The Chicago Board Options Exchange Volatility Index (VIX), which measures the cost of using options as insurance against declines in the S&P 500, fell 1.5 percent to 12.06 today. The gauge, known as the VIX, is down 33 percent this year and reached its lowest level since February 2007 last month.

Cyclical Index

Fourteen out of the 24 industries in the S&P 500 declined today. A gauge of stocks closely tied to economic growth retreated, as the Morgan Stanley Cyclical Index fell 0.5 percent to snap a four-day rally. DuPont slipped 0.9 percent to $49.82 and Alcoa lost 1.2 percent to $8.22.

The KBW Bank Index slumped 1.1 percent, even as Wells Fargo and JPMorgan Chase & Co. posted results that topped analyst estimates.

Wells Fargo (WFC) dropped 0.8 percent to $37.21. The largest U.S. home lender posted a 22 percent rise in first-quarter profit that beat forecasts as the bank curbed expense growth. Revenue, mortgage banking income and lending margins fell.

JPMorgan slipped 0.6 percent to $49.01. First-quarter profit rose 33 percent as improving consumer credit quality allowed the bank to cut loan-loss reserves by $1.2 billion. While mortgage volume jumped 37 percent, mortgage-banking net income dropped 31 percent. The largest U.S. bank by assets said 2013 net interest income will be 1 percent lower than the year- earlier period.

‘Low Quality’

“They beat, but it’s kind of a low-quality beat,” David Chalupnik, head of equities at Nuveen Asset Management in Minneapolis, said in a phone interview. His firm manages $120 billion. “What these companies need to see is better economic growth and with that an increase in longer term interest rates. We’re not seeing that yet.”

M&T Bank fell 4.5 percent to $100.24, the lowest close of the year. The lender said a Federal Reserve review of its compliance with money-laundering rules has delayed its planned purchase of Hudson City. Shares of Hudson City dropped 5.5 percent to $8.29.

Energy and raw-materials companies in the S&P 500 tumbled more than 1.3 percent as the S&P/GSCI index of commodities fell to the lowest level since July.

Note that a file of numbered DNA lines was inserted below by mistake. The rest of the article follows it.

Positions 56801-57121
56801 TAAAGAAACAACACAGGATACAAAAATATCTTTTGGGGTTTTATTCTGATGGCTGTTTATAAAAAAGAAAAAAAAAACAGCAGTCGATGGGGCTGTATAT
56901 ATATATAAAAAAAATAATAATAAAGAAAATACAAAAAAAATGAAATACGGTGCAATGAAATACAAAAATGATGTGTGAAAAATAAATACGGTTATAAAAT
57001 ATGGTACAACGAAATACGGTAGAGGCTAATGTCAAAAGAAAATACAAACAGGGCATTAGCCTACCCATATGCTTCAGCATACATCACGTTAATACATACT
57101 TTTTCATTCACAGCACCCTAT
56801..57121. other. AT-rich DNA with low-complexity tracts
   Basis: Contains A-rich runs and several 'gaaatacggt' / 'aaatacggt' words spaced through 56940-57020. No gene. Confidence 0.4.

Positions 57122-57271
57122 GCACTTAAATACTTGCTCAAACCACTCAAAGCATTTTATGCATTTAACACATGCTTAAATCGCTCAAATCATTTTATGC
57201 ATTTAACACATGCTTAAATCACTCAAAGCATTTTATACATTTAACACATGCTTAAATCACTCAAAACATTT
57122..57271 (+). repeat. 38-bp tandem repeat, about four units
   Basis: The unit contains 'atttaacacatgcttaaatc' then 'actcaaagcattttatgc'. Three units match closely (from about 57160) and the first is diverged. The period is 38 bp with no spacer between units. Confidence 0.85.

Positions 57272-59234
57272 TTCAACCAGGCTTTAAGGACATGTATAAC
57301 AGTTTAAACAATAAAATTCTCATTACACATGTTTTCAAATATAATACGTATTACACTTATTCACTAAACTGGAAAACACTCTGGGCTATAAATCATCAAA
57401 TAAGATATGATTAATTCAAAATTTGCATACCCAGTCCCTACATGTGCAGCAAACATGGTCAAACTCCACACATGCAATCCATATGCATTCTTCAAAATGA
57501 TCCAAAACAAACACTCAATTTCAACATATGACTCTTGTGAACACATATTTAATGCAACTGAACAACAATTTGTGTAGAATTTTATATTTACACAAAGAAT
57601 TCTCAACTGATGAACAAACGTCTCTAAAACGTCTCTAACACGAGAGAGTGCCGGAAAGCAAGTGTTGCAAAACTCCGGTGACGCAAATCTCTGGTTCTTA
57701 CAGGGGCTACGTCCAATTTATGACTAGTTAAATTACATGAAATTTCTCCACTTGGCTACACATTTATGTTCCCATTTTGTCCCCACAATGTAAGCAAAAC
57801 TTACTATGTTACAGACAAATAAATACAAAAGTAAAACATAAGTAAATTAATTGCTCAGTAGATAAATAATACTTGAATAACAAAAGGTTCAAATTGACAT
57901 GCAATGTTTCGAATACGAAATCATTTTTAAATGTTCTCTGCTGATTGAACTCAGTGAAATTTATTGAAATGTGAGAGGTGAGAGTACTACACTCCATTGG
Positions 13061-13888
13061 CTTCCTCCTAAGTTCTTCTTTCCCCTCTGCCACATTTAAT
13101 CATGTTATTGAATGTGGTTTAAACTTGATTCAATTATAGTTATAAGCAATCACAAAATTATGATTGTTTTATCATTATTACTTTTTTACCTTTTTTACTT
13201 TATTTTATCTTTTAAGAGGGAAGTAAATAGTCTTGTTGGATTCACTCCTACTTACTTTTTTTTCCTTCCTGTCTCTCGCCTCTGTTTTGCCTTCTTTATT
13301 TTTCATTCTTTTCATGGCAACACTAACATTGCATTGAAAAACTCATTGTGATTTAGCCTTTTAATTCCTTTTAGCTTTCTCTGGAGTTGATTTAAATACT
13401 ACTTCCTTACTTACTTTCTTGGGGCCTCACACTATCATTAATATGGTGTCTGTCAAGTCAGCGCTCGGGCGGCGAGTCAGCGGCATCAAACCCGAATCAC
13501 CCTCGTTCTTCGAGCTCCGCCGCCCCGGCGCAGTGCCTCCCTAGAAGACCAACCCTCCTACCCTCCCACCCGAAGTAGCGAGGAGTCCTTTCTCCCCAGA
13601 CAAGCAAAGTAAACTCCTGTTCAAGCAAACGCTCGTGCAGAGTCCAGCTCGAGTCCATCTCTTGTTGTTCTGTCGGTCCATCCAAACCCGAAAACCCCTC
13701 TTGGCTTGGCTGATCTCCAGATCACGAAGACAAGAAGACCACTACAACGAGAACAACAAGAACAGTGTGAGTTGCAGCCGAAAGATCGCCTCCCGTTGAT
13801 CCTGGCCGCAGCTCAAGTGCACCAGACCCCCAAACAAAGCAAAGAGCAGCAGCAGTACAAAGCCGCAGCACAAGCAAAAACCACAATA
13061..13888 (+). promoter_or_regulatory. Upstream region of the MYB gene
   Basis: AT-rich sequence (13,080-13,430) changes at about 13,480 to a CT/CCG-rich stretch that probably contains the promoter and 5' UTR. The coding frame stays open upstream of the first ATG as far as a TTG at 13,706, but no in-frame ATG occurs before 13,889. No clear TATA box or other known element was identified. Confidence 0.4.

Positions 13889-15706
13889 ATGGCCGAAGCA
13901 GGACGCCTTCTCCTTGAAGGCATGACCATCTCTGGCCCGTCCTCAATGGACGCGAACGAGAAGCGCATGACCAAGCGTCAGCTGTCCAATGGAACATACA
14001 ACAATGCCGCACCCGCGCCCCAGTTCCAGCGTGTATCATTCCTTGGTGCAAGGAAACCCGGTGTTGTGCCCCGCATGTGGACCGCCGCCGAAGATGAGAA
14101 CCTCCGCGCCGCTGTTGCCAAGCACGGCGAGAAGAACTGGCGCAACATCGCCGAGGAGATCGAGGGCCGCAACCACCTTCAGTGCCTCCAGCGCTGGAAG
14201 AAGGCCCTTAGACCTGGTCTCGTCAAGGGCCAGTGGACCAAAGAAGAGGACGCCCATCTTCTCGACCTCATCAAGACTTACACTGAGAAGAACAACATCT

Gold Plunges

Gold for June delivery tumbled 4.1 percent to settle at $1,501.40 an ounce in New York, entering what many consider a bear market after slumping more than 20 percent from an August 2011 record. Crude oil lost 2.4 percent to settle at $91.29 a barrel, the lowest in a month.

Newfield Exploration Co. fell 4.1 percent to $21.70. Newmont Mining dropped 5.9 percent to $36.37, its lowest close in four years. Cliffs Natural Resources Inc., the largest U.S. iron-ore miner, declined 3.6 percent to $19.20.

Home Depot Inc., the largest home-improvement retailer, jumped 2.4 percent to $73.62 for the biggest gain in the Dow. An analyst with Jefferies LLC increased his recommendation on the stock to buy from hold.

Biogen Idec Inc. (BIIB) advanced 3.4 percent to $207.01. The biotechnology company was boosted to buy from neutral at Bank of America Corp.

Ashland Inc. climbed 9.9 percent to $86.66, an all-time high. Activist investor Jana Partners LLC acquired a 7.4 percent stake in the biggest producer of specialty papermaking chemicals and has spoken to management.

To contact the reporters on this story: Lu Wang in New York at lwang8@bloomberg.net; Lindsey Rupp in New York at lrupp2@bloomberg.net

To contact the editors responsible for this story: Lynn Thomasson at lthomasson@bloomberg.net